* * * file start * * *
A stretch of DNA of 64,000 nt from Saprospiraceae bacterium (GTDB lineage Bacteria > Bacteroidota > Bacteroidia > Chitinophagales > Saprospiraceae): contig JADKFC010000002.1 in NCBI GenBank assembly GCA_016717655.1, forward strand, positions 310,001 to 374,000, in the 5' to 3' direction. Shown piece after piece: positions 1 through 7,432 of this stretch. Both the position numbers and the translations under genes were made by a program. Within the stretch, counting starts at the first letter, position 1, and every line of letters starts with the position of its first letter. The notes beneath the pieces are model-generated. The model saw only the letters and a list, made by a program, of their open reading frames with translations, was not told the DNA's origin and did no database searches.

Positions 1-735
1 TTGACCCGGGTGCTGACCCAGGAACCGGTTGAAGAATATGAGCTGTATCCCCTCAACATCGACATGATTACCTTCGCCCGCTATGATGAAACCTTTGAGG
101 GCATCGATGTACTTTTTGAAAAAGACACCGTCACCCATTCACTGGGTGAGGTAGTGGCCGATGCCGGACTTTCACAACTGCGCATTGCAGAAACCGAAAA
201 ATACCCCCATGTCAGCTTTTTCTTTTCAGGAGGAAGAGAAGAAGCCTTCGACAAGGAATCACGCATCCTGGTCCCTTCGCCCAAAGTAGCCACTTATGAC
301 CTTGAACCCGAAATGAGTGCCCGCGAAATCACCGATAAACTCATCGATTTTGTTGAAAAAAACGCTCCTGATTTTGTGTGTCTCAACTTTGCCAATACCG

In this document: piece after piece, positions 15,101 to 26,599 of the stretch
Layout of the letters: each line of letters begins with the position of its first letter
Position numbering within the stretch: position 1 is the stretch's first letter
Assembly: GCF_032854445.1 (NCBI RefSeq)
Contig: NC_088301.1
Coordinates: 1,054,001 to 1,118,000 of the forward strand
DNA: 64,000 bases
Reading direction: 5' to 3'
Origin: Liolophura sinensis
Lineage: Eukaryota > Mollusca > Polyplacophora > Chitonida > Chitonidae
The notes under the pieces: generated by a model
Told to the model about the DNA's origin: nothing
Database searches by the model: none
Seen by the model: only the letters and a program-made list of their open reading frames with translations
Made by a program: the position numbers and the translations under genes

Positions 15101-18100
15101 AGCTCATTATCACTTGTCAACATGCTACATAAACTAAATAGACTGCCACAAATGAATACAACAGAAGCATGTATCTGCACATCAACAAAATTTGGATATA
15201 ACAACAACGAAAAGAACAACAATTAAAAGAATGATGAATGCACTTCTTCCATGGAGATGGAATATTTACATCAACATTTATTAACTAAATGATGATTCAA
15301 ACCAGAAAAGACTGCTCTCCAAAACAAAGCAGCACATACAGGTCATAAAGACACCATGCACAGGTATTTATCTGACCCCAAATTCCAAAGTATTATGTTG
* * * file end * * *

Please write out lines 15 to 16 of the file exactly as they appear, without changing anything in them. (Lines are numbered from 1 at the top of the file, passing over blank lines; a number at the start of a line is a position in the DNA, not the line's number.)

Origin: Liolophura sinensis
Lineage: Eukaryota > Mollusca > Polyplacophora > Chitonida > Chitonidae